I never closed the company. I took the time to improve my Spanish so that I could give presentations in Mexico and altered my strategy to focus on the USMCA. I could tell by reading the document (yes, I actually have read it) that the sweeping labor reforms in Mexico are going to be a large cultural adjustment for the entire region and wanted to be prepared. Consulting uses my analytical skills and intercultural skills which, for me, means that during the pandemic I landed on an ideal strategy. I am fortunate that I was able to forge great relationships in Mexico just before the pandemic and we have never stopped working together from the moment we met.

6. How are you involved in the community?

I am a member of the Phoenix Committee for Foreign Relations and serve on its programming committee. I was also appointed to the City of Phoenix’s Pacific Rim Advisory Council by Mayor Kate Gallego in 2019 and serve as Vice Chairwoman. The Consular Corps of Arizona—which has Consular representatives from over thirty countries—appointed me to its Board of Advisors in 2020. I also serve on the Arizona Advisory Board for the US Global Leadership Coalition (USGLC).

7. Are you planning to expand your business?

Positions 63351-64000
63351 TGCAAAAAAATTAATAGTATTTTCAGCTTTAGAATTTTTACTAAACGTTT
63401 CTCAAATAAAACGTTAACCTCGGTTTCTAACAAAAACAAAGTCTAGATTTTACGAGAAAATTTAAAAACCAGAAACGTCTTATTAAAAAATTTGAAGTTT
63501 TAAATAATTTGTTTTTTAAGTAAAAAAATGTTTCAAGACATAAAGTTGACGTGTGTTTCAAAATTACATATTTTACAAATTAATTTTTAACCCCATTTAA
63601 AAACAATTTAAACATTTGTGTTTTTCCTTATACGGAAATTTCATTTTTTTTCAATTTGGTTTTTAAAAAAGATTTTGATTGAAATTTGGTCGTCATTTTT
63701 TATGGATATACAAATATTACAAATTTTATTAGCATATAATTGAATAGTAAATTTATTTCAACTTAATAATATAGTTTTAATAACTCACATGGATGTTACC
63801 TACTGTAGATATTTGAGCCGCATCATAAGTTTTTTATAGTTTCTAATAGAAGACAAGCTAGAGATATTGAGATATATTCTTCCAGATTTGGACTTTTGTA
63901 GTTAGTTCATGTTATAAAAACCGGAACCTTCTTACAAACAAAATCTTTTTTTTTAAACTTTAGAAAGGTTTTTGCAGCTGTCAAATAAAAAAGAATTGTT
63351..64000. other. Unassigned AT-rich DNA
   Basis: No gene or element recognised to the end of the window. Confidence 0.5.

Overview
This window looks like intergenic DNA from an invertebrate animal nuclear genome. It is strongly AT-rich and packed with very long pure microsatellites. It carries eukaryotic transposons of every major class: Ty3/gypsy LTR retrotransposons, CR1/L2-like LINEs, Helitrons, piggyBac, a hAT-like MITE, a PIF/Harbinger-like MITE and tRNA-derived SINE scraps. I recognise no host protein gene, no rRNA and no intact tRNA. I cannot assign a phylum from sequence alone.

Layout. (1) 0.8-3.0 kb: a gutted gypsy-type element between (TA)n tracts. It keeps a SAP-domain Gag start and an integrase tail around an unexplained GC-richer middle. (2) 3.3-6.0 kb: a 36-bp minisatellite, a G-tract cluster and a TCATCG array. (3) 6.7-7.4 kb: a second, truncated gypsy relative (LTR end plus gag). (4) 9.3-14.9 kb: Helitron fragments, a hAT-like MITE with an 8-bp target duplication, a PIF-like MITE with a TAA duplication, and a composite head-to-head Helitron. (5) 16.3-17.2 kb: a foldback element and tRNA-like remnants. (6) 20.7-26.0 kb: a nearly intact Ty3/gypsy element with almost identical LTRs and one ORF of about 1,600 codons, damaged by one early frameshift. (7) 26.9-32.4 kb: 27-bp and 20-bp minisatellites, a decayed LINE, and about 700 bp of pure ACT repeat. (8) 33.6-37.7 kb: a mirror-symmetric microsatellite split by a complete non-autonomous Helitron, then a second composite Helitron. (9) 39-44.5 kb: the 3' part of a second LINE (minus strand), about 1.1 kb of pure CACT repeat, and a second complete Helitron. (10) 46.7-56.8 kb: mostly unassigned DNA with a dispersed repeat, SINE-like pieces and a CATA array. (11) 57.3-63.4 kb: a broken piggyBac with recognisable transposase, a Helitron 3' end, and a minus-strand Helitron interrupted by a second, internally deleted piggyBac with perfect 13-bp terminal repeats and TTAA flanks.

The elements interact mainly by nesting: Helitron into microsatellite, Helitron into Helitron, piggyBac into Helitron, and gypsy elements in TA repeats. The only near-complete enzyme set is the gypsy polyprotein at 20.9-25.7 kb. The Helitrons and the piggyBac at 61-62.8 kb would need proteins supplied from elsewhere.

Yes! I am in the process now of expanding into Canada. Many of my clients and partners are in the mining industry and the industry is also huge in Canada. Leveraging my Mexican mining experience makes it a logical move.

8. Anything else you would like to include?

At present, I am co-organizing a women’s empowerment initiative in partnership with the US Consulate of Nogales and the Mining Cluster of Sonora for International Women’s Day on March 8, 2021. Our goal is to open a cross-border collaboration channel for women in mining across Arizona and Sonora. The event: “Las Mineras: MegaWomen in the MegaRegion” will be the catalyst for a partnership and mentoring program that will continue well beyond the event.

We are fortunate to have been funded by the US Department of State’s Bureau of Economic Affairs for this initiative.

9. What kind of external support have you received?

My local international trade representatives of US Commercial Services (USCS), Ruth Soberanes and Christina Parisi, have been fantastic in their support of helping me understand what assistance I can receive from the US government. I have been gone a long time and it was not the easiest re-education process! I also have two amazing global exporting mentors, Elyse Erickson who is an entrepreneur and Anthony Cambas at the Small Business Administration. Both of them I met through USCS’ Women’s Global Empowerment Program in August/September 2020.